When asked by Sir Michael whether he remembered a tape-recording, which became known as the "Ripper tape", Mr Birdsall replied: "Yes, I think I heard it."
Sir Michael: "Did you think, after hearing that tape, that there might be a connection with what Mr Sutcliffe did and the attempted murder of Olive Smelt when you heard that tape? What effect did it have on you?"
Mr Birdsall: "I thought there was no chance at all that it could be him. It destroyed the link."
Mr Birdsall stated that last year he had gone out for a drink with Peter Sutcliffe in his dark red Rover. Afterwards, he had read about the murder of Jacqueline Hill in Leeds. Mr Birdsall: "The paper gave a description of the car thought to have been used by the murderer - a red Rover saloon. I thought it was possible it was the same as Sutcliffe's car. I sent an anonymous note to police on the 26th of November last year. I was worried more about it, and very shortly after that I went to see the police myself."
Mr Birdsall was then cross-examined by James Chadwin, QC, defending. Mr Birdsall agreed that in all the time that he had known Mr Sutcliffe he had never indicated a hatred for prostitutes. Mr Chadwin asked him whether he had believed Mr Sutcliffe when he said he had been with prostitutes, Mr Birdsall replied: "I don't know whether it was true or whether he was showing off."
Mr Birdsall also agreed that Mr Sutcliffe had been quiet and calm for someone who had moments before apparently struck a woman on the head. Mr Birdsall said that Mr Sutcliffe tended to be a rather quiet person: "with a shy attitude to women generally."
Mr Birdsall: "I now know Sutcliffe has admitted what happened in the last five years, but I still find it difficult to fit that in with the man I have known for so long, a rather quiet, unaggressive person."
The next witness was Ronald Barker of Tanton Cresent, Clayton, Bradford. He was asked by Harry Ognall, QC, for the prosecution, about any payments made to him by the Press for information about Mr Sutcliffe. Mr Barker replied that his mother had received £700 for a photograph of Peter Sutcliffe's wedding from the Sun newspaper. The People newspaper had taken photographs of him in Chapeltown, Leeds, but while he had not yet received any payment, he expected to get £400 from them.
Mr Barker, a single man, lived next door to the Szurma family, whose daughter Sonia married Peter Sutcliffe in August 1974. Mr Barker told the court that since 1974 he had been in the habit of keeping a diary.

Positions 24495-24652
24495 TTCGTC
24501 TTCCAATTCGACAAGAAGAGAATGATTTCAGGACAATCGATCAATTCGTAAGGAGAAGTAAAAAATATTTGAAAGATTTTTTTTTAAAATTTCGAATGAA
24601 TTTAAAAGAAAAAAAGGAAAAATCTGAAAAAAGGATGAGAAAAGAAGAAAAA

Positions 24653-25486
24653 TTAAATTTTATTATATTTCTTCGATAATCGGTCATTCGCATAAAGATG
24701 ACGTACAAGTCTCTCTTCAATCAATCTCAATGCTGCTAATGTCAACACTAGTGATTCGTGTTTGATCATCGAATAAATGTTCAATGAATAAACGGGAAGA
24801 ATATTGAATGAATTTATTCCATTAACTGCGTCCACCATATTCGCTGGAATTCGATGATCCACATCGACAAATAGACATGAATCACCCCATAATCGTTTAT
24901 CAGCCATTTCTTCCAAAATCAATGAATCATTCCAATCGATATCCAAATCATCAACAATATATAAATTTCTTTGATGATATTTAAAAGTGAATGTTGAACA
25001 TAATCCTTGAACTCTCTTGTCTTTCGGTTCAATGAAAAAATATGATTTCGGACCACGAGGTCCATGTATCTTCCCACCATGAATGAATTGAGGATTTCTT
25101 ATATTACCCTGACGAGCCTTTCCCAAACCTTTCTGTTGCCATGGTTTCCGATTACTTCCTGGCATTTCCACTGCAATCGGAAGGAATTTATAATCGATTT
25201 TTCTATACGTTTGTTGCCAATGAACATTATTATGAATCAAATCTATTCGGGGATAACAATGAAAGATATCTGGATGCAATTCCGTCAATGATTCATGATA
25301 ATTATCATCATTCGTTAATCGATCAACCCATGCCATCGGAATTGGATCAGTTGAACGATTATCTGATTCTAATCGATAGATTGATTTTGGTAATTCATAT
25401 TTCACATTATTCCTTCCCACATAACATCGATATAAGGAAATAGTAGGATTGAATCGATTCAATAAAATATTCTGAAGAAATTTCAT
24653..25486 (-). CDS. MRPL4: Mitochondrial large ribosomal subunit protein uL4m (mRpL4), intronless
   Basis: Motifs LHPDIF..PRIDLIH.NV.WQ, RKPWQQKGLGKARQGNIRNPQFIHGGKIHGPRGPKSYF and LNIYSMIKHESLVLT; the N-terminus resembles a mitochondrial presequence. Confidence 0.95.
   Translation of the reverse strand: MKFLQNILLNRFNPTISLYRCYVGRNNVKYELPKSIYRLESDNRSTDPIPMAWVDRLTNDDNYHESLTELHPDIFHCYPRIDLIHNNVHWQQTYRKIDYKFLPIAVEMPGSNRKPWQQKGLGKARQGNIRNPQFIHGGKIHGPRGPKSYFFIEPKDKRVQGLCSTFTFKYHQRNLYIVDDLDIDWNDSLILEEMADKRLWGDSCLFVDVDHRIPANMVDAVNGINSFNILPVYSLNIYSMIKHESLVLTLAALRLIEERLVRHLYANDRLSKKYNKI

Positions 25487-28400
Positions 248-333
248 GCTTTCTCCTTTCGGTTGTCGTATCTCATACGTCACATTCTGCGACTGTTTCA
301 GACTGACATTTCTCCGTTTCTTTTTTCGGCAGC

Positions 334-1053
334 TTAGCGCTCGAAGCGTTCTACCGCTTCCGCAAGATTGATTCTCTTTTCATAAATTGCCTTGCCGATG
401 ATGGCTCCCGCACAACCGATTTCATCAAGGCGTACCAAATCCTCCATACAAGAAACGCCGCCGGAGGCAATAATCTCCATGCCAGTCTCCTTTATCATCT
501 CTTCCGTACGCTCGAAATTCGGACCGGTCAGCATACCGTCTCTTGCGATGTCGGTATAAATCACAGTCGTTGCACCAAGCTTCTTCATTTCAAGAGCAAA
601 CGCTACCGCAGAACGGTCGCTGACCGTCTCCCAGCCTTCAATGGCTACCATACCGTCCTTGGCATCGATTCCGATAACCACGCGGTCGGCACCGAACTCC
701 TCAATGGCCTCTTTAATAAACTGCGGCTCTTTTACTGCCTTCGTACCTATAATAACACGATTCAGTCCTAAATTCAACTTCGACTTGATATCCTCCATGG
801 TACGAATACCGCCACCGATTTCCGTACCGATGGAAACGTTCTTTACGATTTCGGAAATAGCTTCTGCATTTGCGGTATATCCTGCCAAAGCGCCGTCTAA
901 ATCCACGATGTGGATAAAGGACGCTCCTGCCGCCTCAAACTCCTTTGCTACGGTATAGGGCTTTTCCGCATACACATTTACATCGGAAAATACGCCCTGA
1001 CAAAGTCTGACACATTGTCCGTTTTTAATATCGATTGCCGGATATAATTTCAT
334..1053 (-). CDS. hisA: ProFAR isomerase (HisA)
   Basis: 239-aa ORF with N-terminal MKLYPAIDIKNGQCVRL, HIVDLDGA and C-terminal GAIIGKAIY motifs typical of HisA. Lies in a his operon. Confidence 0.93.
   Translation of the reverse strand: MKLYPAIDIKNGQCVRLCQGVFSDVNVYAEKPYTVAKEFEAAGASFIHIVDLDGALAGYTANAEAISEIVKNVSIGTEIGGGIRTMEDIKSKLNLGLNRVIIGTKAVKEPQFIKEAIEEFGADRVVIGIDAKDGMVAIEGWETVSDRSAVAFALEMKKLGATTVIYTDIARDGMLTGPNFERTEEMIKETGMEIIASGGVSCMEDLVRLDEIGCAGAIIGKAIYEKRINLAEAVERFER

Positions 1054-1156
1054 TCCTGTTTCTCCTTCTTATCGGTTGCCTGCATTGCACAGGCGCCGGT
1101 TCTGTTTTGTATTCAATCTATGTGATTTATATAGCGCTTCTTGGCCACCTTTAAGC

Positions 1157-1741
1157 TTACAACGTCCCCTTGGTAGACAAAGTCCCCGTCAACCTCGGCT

Mr Ognall asked Mr Barker to consult his diary for May 28 1977 and tell the jury about a trip to York. Mr Barker said he remembered making the trip with his brother David and Mr Sutcliffe. Mr Barker: "It was a Saturday night and the three of us went to York. Peter wanted to go to Manchester, but I thought it was too far to go. It was about 8 pm on a Saturday night, and we had just dropped Sonia off at a part-time job."
They called at a number of public houses in York, and Mr Sutcliffe disappeared while he and his brother were playing pool. Mr Barker: "We were a bit annoyed because we didn't know how to get back, and at closing time we walked back to the car and Peter was standing near it. It was three-quarters of an hour since we saw him last, and he told us that he had followed a lass out of the pub. I can't remember him saying anything else."
On the journey back from York, Mr Barker expected to be taken straight back home to Bradford. He feel asleep in the car. Mr Barker: "When I woke up, we were in Chapeltown, Leeds, and I asked what we were doing there."
When asked whether it was necessary to drive through Chapeltown to get home, Mr Barker replied: "No. Peter was driving and I think he said something about this being Ripper country. The car stopped in Chapeltown somewhere and Peter got out. He didn't say where he was going and we didn't ask. He walked off and was away for about a quarter of an hour or twenty minutes."
Mr Barker was asked by Mr Ognall to refer to his diary entry for the night of Saturday, June 25 1977, which, he reminded the jury, was the night of the murder of 16-year-old Jayne MacDonald in Leeds. Mr Barker said that he, his brother, and Peter Sutcliffe had gone out to a pub in Heaton, Bradford, and then visited approximately three more. Mr Sutcliffe was not drunk as he had only had small bottles of brown ale. At the end of the night, at around 1:30 am, Mr Sutcliffe had dropped the brothers off at home and gone off by himself.
Mr Barker said that they had also been out with Mr Sutcliffe on July 9 1977, the same night that Maureen Long had been attacked.